By Suzanne Bates, CEO
Back in elementary school, my second grade teacher Mrs. Sharp invited our class to bring things important to us for Show and Tell. I knew immediately that my choice would be my prized collection of rocks, unearthed from the backyard digging hole my parents allowed my brothers and I behind a fence next to the patio. (Today, I collect postcards from my travels, which of course would have been a lot more convenient to transport, but back then I hadn't been beyond Central Illinois.) Anyway, in second grade, rocks were pretty cool.
It probably should have occurred to me the morning of Show and Tell that this box of rocks would be clumsy and potentially backbreaking to carry. I lived about three quarters of a mile from school. Back in those days, kids walked to school, rain, sleet, snow or shine, whether it was 100 degrees or below zero. Moms didn't stand at the ready to hop into the SUV to get you there in time for the first bell. And since I was the oldest of four, I'm pretty sure by then she didn't even see me leave that day. She was busy with a newborn. If my brothers had been old enough to follow me to school, they probably would have refused to help me carry them and told me the rocks were in my head.
Off I went, excited to show off to my classroom buddies. I couldn't wait to see the looks on their faces when I held up the ones with a little bit of sparkle or marbling inside. My enthusiasm waned only slightly as I heaved along with the box. It banged against my legs at every step; I had to stop and rest about every 200 feet, setting it on the neighbor's step, then on a little hill on the side of a lawn. By the time the front door of the school was in view the darn thing felt like it weighed 500 pounds. My shoulders, back, neck and biceps were aching.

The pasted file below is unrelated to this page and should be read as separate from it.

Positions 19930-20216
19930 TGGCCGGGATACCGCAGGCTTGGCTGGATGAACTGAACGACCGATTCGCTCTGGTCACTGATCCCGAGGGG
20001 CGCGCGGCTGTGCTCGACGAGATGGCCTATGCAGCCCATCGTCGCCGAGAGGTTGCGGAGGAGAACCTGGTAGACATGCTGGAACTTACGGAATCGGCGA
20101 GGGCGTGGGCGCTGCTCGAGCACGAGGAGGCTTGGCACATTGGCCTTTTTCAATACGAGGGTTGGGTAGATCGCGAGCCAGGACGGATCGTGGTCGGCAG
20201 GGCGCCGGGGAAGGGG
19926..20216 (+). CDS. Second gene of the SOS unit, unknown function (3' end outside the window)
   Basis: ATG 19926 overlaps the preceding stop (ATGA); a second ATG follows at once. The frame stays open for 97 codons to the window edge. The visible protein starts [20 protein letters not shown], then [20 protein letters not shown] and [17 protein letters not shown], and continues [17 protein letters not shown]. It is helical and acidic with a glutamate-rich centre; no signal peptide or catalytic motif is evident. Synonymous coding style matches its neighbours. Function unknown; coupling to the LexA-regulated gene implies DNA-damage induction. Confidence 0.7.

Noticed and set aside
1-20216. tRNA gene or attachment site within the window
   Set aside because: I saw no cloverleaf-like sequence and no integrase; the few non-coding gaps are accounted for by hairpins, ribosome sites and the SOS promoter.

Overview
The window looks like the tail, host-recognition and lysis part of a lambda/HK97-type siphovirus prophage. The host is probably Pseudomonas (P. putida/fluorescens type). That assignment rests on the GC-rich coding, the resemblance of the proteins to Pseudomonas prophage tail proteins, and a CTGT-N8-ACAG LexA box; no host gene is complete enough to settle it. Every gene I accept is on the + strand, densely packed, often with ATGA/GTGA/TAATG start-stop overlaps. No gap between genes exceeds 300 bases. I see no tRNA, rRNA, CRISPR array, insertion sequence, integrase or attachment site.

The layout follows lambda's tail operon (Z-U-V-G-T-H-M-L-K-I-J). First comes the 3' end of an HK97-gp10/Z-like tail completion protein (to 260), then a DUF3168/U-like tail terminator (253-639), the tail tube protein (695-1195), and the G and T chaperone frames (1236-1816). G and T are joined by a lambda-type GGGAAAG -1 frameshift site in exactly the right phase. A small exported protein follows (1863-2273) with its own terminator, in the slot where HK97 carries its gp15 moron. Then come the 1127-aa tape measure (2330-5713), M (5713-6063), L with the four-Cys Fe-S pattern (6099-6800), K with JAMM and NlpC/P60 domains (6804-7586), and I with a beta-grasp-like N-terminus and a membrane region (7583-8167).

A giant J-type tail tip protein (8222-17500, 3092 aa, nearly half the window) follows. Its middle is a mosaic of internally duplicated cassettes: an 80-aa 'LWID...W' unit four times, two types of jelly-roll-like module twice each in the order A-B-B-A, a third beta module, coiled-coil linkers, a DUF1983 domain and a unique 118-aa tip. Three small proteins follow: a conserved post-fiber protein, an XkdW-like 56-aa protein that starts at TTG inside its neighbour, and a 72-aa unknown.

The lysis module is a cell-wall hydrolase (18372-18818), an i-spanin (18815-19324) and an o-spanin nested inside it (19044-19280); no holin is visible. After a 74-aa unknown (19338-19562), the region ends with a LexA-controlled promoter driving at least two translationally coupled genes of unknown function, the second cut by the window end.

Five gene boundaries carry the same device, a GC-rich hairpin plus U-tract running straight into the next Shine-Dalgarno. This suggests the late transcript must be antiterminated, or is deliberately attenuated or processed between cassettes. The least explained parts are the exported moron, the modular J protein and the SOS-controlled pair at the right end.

But I made it. All by myself.
I remember nothing about Show and Tell that day. Absolutely no recollection of standing up to talk about rocks or the wide eyed looks from my friends. What I remember is the journey. It was hard. But I did it. I was strong.
In leadership, I think its okay to be a little bit like our moms way back in the day. It really is a good thing to let people struggle through things a little bit. It's how we get the hang of it. How else are you going to learn what you are capable of doing? If you act like the moms of today, you rob people of the chance to flex those biceps.